Risk of Pediatric and Adolescent Cancer Associated with Medical Imaging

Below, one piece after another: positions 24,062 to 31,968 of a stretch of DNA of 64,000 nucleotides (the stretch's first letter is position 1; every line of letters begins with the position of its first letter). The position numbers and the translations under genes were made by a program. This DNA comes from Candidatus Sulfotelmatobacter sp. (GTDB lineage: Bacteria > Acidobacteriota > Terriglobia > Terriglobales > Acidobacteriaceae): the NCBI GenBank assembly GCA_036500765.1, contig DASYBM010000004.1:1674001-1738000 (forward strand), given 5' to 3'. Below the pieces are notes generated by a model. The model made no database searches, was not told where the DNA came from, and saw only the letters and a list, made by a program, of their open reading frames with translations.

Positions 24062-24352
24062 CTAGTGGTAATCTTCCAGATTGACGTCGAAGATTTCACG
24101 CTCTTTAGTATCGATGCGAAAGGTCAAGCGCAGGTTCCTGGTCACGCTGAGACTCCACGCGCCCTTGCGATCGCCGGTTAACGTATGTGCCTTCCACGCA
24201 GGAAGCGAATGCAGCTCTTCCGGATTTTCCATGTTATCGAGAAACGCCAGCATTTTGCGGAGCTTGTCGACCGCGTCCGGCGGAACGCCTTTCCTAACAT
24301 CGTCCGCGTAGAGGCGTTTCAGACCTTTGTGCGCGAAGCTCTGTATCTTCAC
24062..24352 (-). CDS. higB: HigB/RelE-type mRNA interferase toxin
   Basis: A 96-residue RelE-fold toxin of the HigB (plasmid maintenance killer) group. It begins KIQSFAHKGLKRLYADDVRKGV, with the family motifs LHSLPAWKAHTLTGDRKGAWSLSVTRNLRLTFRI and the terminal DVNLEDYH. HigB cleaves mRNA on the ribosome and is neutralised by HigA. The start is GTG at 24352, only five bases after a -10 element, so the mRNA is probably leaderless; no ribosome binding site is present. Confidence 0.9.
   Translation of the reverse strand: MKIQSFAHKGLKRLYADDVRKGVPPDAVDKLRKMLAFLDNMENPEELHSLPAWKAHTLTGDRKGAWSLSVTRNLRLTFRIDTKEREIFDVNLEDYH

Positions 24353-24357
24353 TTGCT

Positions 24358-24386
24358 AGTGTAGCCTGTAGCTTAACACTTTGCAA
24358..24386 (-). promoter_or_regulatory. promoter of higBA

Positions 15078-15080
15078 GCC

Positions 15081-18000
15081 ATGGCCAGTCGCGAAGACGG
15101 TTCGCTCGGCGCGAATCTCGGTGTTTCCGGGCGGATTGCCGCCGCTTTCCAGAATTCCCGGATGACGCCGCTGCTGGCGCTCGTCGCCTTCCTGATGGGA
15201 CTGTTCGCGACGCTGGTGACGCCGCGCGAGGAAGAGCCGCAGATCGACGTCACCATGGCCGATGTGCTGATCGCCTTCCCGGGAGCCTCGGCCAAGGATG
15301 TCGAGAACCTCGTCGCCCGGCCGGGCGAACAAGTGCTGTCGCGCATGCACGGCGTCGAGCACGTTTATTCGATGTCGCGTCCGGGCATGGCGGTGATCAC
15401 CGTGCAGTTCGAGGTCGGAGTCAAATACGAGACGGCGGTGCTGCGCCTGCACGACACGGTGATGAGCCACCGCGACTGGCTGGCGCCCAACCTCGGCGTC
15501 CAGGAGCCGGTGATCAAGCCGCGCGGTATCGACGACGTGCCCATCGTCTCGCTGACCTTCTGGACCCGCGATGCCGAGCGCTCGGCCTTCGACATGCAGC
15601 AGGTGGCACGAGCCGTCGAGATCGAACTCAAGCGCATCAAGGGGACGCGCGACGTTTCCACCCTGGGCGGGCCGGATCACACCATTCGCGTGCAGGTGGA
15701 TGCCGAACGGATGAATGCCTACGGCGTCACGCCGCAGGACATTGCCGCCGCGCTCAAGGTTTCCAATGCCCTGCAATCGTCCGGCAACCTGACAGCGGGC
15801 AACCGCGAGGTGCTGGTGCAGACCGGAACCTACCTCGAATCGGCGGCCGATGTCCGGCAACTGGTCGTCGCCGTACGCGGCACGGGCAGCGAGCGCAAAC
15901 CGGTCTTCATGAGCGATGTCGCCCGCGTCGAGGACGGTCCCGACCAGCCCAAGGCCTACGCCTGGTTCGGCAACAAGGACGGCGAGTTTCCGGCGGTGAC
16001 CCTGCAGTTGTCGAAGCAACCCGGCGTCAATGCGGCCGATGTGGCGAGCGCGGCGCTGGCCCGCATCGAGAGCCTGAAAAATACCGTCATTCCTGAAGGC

Over the last two decades, the use of advanced medical imaging, particularly with computed tomography (CT), has increased dramatically with over 80 million CT scans performed annually in the United States (U.S.). Integrating CT into routine care has contributed to the earlier and more accurate diagnosis of disease and injury. However, it has also markedly increased patient exposure to ionizing radiation, a well-established carcinogen. Many past studies of cancer risk have focused on specific human populations, such as Japanese atomic bomb survivors, which differ from the general US population undergoing routine medical imaging, and while most experts agree that radiation from medical imaging is associated with increased risk of cancer, the magnitude of the risk is unknown. We propose to study pregnant women and children enrolled from 1996 to 2017 in four integrated health care delivery systems: Kaiser Permanente (KP) Northern California, KP Southern California, KP Northwest, and Group Health Cooperative. We will use a stratified nested case-control study with counter-matching to comprehensively evaluate patterns of medical imaging, cumulative exposure to radiation, and subsequent risk of pediatric cancers. The cohort will include health plan members <21 y and pregnant women of any age, focusing on in utero or fetal (prenatal), childhood, and adolescent exposures. We estimate approximately 17.5 million patient-years of follow-up in this population-based study, including approximately 754 cases of pediatric leukemia and 2,779 cases of all pediatric cancers combined. The aims are to 1) evaluate patterns of medical imaging and associated radiation exposure in pregnant women and pediatric patients (<21 years); and 2) determine the risk of pediatric cancers (<21 years) associated with a) in utero or fetal exposure to medical imaging, focusing on risk of all pediatric cancers and including children born in the health systems with mothers enrolled during pregnancy; b) pediatric exposure to medical imaging, focusing on leukemia and including children born in the health systems; and c) in utero and pediatric exposures, focusing on all pediatric cancers and including children born in the health systems with mothers enrolled during pregnancy. The use of medical imaging with ionizing radiation remains high in the U.S., thus the potential harmful effects of this imaging must be understood so they can be weighed against its diagnostic benefit. This is especially critical for children, because they are particularly vulnerale to the carcinogenic effects of radiation given their rapid growth; in addition, their longer life expectancy gives them more time after exposure than adults to develop a cancer. This proposed study by an inter-disciplinary group of experienced investigators uses unparalleled data resources on U.S. exposure to medical imaging, complete capture of member health care utilization, and detailed demographic and cancer diagnosis information to examine these critical patient care and public health issues.

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